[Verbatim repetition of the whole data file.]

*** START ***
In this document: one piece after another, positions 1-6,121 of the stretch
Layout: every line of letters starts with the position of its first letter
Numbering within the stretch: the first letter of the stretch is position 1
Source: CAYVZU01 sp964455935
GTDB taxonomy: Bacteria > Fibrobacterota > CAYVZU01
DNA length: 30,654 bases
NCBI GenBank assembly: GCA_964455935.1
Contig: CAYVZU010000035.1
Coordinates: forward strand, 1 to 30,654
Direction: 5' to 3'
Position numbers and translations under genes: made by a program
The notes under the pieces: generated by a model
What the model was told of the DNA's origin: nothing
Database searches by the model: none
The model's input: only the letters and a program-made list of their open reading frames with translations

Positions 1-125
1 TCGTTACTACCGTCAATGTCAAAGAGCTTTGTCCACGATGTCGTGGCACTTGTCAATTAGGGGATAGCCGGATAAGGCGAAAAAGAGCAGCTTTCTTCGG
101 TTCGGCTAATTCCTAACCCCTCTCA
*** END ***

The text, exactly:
In this document: one piece after another, positions 1-6,121 of the stretch
Layout: every line of letters starts with the position of its first letter
Numbering within the stretch: the first letter of the stretch is position 1
Source: CAYVZU01 sp964455935
GTDB taxonomy: Bacteria > Fibrobacterota > CAYVZU01
DNA length: 30,654 bases
NCBI GenBank assembly: GCA_964455935.1
Contig: CAYVZU010000035.1
Coordinates: forward strand, 1 to 30,654
Direction: 5' to 3'
Position numbers and translations under genes: made by a program
The notes under the pieces: generated by a model
What the model was told of the DNA's origin: nothing
Database searches by the model: none
The model's input: only the letters and a program-made list of their open reading frames with translations

Positions 1-125
1 TCGTTACTACCGTCAATGTCAAAGAGCTTTGTCCACGATGTCGTGGCACTTGTCAATTAGGGGATAGCCGGATAAGGCGAAAAAGAGCAGCTTTCTTCGG
101 TTCGGCTAATTCCTAACCCCTCTCA